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Exercising an option to renew


Kelly MacsymicMany commercial real estate leases will include an option to renew clause. Like all clauses in a lease, this one is bound by some pretty specific rules that have important consequences for both the landlord and tenant.

Identifying terms

The option to renew will typically spell out the protocol for a tenant to secure a renewal on their space. The option primarily exists for their benefit so the landlord’s lease will be very direct in the steps a tenant needs to take to trigger the option.

An option to renew states the clause can only be invoked if a tenant is not in default. If there is any current rental arrears, for example, a landlord can deny the tenant a right to renew.

There will be a timeframe or notice date as to when the landlord must be notified of the tenant’s intent to renew. This can be one of the most vital parts of the clause for either party.

If the option reads that the tenant must notify the landlord in writing it is not acceptable just to exchange phone calls. We have seen this become a bone of contention down the road.

Triggering the option

An option to renew clause will identify the number of periods the tenant has the right to renew for and for how long of a term. In some cases, the rental rate for renewal may already be predetermined but most of the time the clause states a market rent is to be negotiated.

A good option to renew clause will state if market rent can’t be agreed upon, be it through comps or current listings, both parties must enter into an arbitration process. The clause will set the timeline for when this needs to occur.

Let’s put it on paper

Paperwork for a renewal is short and sweet. It should reference the head lease as well as any additional amendments or previous renewals.

If there is a second option to renew that may apply later on, this is a good place to state that. Landlords may agree to add another option to renew even when they don’t exist as an inducement.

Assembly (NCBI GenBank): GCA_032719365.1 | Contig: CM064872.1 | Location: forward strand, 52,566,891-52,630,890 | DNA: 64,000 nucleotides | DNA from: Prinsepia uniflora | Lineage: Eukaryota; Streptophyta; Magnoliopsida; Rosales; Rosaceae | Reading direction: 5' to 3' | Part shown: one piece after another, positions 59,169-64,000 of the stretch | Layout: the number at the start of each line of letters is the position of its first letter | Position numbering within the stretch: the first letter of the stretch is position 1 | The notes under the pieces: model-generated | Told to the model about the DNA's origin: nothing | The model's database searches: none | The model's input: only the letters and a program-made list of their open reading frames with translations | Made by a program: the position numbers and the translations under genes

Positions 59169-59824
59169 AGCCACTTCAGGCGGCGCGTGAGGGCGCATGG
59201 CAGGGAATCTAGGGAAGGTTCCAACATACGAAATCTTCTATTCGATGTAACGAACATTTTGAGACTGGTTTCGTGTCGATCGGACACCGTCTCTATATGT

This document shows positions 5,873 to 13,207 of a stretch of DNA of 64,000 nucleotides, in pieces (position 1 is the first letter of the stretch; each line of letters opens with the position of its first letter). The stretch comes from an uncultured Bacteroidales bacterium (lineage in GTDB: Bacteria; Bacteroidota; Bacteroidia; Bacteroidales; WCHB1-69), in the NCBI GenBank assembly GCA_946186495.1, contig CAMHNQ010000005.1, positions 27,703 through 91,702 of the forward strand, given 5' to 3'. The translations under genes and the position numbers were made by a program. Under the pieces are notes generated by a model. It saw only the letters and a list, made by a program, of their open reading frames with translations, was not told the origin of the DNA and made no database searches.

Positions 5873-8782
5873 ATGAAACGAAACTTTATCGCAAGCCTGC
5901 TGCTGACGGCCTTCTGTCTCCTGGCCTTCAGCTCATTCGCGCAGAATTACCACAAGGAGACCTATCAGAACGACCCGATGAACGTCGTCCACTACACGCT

Why can’t I renew?

Tenants should realize triggering their option places an obligation on them to negotiate terms with their landlord. If they want to stay, they need to be upfront and notify accordingly.

However, we often get tenants who know their option notice period is coming up and they half-heartedly identify a desire to stay. If they find something better, they will state they hadn’t really triggered the option so they aren’t bound to it and can move on.

Unfortunately, a wishy-washy notification can also come back to bite tenants. If the tenant doesn’t notify correctly but then decides they do want to stay after their notice date has expired, their landlord may have already found another more desirous tenant.

There can be a bitter battle if the tenant truly wants to remain but hasn’t properly set forward their intentions.

In a recent example, a tenant expressed a desire to renew only to change their mind a few months later. Negotiation on rate, term and paperwork were well underway.

Much like the landlord, the tenant is bound by the clause in that by formally triggering their option in writing, they are obligated to proceed. The rules apply to both sides.

As a tenant or a landlord you need to ensure all the proper communication has been exchanged and acknowledged. Don’t leave it up to a loose interpretation or you could be facing a problem before you’re done.

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Kelly Macsymic

About the Author ()

I am a gal of all trades and wear a few hats at my current job though nothing quite as esteemed as my 1996 Unity Western Days Rodeo Queen crowned cowboy hat. I spend my time as a sales and leasing agent at ICR Commercial Real Estate (ICR), in addition to my other gig as general sidekick and business manager for Barry Stuart at B. Stuart P.C. Inc. I started my journey in the small town of Unity, SK. My grandmother encouraged me to create mock newspapers which I, like any good keener, produced in abundance. My early publication days came to a quick end when I broke the news in one of these homemade papers with word of a surprise birthday party for my grandfather, and proudly presented it to him. Undaunted, I pursued the news bug all the way to Lethbridge College and was gainfully employed for several years in weekly papers in rural Saskatchewan. After a few adventures at the University of Regina and abroad in England, opportunity knocked and I accepted the chance to move to Saskatoon. I landed at Barry’s doorstep and have since been taken under his wing. He’s shown me the ropes at ICR through his most capable hands as one of ICR’s top producers. We are a dynamic team. I relish the challenges (most of the time) he throws at me daily. My other commitments include BPW (Business and Professional Women) Saskatoon in addition to volunteering as president of the Holliston Community Association.

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